posted by furtheryet to Work & Money (13 answers total) 1 user marked this as a favorite
Both. Hang on tenaciously to the current job, and at the same time look aggressively for another one.

In the meanwhile, don't give your employer any reason to let you go. It's always easier to get a job when you already have one.
posted by dum spiro spero at 2:28 PM on July 7, 2022 [32 favorites]

Honestly, given everything you describe other than the distance, I have no idea why you would want to leave this job just because you have to go in three days a week now.

Sure, if you get a much better offer, then maybe but I think it'll be hard to find something better or even as good in terms of the long-term benefits. And maybe you can negotiate and only go in once or twice a week or even stay remote for longer.
posted by smorgasbord at 2:32 PM on July 7, 2022 [25 favorites]

In your shoes I'd start hunting, but prepare for it to take a while, and try to negotiate for staying remote in the meantime.
posted by Stacey at 2:37 PM on July 7, 2022 [3 favorites]

Best answer: It sounds like this change has really shaken your confidence in your organization. I think that's a good reason to look for a job.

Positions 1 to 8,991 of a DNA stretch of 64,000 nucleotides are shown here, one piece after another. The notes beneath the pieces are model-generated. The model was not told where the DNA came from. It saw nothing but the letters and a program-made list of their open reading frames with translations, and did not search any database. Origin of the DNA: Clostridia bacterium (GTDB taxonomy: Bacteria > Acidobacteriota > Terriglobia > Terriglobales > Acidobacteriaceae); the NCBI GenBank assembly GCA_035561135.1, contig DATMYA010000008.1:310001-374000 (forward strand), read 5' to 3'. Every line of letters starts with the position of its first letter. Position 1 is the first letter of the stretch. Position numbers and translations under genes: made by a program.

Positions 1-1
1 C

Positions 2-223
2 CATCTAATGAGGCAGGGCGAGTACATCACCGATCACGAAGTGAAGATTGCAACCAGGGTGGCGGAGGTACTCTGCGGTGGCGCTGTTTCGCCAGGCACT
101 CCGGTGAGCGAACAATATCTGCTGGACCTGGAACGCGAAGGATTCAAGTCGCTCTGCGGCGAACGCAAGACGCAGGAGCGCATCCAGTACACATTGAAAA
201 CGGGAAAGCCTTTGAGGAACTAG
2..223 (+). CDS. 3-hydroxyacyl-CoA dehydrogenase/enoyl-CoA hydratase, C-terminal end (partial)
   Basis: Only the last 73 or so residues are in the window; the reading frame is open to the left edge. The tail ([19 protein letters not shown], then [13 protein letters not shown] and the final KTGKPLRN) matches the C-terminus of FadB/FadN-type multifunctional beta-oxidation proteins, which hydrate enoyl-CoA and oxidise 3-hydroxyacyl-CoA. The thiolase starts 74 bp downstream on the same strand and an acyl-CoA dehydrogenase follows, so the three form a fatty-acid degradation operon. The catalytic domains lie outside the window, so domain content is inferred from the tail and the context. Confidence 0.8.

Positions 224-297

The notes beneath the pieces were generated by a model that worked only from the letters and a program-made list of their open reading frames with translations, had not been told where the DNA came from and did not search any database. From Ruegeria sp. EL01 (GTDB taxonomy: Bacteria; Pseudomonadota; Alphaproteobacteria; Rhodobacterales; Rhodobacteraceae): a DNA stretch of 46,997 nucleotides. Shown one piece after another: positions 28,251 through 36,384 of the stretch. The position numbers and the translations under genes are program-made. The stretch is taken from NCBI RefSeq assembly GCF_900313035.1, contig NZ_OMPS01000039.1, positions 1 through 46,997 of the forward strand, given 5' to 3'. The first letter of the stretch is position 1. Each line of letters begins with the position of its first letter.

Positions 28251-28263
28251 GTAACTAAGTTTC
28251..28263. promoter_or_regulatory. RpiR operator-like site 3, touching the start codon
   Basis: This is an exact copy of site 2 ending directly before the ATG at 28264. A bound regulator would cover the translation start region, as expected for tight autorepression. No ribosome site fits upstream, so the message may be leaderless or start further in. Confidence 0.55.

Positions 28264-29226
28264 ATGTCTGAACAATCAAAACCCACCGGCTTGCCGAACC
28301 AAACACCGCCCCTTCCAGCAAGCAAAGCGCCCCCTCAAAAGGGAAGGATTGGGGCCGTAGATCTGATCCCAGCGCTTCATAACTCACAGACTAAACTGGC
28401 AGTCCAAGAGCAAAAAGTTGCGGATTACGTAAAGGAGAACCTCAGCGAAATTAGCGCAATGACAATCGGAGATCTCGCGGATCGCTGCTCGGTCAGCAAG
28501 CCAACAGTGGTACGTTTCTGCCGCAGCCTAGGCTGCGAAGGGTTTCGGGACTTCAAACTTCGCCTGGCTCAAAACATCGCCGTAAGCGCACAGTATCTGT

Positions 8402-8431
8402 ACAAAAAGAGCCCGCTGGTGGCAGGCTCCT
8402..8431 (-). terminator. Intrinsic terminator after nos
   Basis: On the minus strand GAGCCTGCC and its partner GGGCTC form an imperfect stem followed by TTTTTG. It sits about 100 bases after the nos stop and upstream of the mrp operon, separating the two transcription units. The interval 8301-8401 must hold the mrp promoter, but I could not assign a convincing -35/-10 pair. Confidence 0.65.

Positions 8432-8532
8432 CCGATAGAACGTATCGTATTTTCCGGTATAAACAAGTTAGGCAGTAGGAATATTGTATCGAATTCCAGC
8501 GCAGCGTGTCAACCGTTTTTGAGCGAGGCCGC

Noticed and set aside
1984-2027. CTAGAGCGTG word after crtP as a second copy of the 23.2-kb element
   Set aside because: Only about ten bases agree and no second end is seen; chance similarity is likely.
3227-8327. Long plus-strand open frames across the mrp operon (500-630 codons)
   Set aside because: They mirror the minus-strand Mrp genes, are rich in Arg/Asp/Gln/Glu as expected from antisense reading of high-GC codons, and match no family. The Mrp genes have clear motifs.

At the same time, I do think due to the speed of decision-making during Covid, decisions about remote work and work have been made through entirely different processes than say, funding or contract renewals. So I don't know that you have to feel less secure about your job than you did before Covid.

That said. I think doing a job search will give you a lot of information that might be helpful whether you actually switch jobs or not. Personally I think unless a new job met the loan criteria I would try to stick it out.
posted by warriorqueen at 2:40 PM on July 7, 2022 [1 favorite]

Start job hunting with a focus on other jobs which would qualify for loan forgiveness.

Talk to your manager about being made permanent. Also discuss whether a return to the office can be delayed, or whether you can ease back into it rather than jumping straight into three days a week.